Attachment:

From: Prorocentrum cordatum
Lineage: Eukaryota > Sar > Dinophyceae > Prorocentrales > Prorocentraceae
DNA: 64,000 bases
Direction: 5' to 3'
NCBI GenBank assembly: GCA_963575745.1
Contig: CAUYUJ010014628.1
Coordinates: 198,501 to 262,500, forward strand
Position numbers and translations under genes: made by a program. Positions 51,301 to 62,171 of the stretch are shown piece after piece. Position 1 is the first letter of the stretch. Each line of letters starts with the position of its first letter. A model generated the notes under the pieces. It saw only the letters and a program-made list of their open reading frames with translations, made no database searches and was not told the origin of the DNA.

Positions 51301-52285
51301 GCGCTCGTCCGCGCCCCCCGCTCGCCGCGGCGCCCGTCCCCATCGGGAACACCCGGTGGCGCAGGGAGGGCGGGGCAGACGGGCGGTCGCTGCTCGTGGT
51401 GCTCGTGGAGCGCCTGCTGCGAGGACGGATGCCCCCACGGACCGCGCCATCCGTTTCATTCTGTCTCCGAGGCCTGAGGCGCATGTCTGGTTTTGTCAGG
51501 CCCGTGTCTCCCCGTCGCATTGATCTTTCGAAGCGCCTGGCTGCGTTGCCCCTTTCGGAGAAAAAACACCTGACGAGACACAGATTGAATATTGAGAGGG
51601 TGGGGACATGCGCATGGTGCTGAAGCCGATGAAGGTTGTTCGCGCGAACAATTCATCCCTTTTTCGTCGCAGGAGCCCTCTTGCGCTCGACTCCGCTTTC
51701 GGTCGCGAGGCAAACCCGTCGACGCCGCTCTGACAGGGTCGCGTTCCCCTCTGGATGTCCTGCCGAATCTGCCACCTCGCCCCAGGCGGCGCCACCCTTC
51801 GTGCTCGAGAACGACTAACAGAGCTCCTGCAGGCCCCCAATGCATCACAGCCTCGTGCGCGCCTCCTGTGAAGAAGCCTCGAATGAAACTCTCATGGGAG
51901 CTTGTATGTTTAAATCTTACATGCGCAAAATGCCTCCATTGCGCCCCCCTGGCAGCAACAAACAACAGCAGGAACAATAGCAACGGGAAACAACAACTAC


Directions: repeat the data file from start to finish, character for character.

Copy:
From: Prorocentrum cordatum
Lineage: Eukaryota > Sar > Dinophyceae > Prorocentrales > Prorocentraceae
DNA: 64,000 bases
Direction: 5' to 3'
NCBI GenBank assembly: GCA_963575745.1
Contig: CAUYUJ010014628.1
Coordinates: 198,501 to 262,500, forward strand
Position numbers and translations under genes: made by a program. Positions 51,301 to 62,171 of the stretch are shown piece after piece. Position 1 is the first letter of the stretch. Each line of letters starts with the position of its first letter. A model generated the notes under the pieces. It saw only the letters and a program-made list of their open reading frames with translations, made no database searches and was not told the origin of the DNA.

Positions 51301-52285
51301 GCGCTCGTCCGCGCCCCCCGCTCGCCGCGGCGCCCGTCCCCATCGGGAACACCCGGTGGCGCAGGGAGGGCGGGGCAGACGGGCGGTCGCTGCTCGTGGT
51401 GCTCGTGGAGCGCCTGCTGCGAGGACGGATGCCCCCACGGACCGCGCCATCCGTTTCATTCTGTCTCCGAGGCCTGAGGCGCATGTCTGGTTTTGTCAGG
51501 CCCGTGTCTCCCCGTCGCATTGATCTTTCGAAGCGCCTGGCTGCGTTGCCCCTTTCGGAGAAAAAACACCTGACGAGACACAGATTGAATATTGAGAGGG
51601 TGGGGACATGCGCATGGTGCTGAAGCCGATGAAGGTTGTTCGCGCGAACAATTCATCCCTTTTTCGTCGCAGGAGCCCTCTTGCGCTCGACTCCGCTTTC
51701 GGTCGCGAGGCAAACCCGTCGACGCCGCTCTGACAGGGTCGCGTTCCCCTCTGGATGTCCTGCCGAATCTGCCACCTCGCCCCAGGCGGCGCCACCCTTC
51801 GTGCTCGAGAACGACTAACAGAGCTCCTGCAGGCCCCCAATGCATCACAGCCTCGTGCGCGCCTCCTGTGAAGAAGCCTCGAATGAAACTCTCATGGGAG
51901 CTTGTATGTTTAAATCTTACATGCGCAAAATGCCTCCATTGCGCCCCCCTGGCAGCAACAAACAACAGCAGGAACAATAGCAACGGGAAACAACAACTAC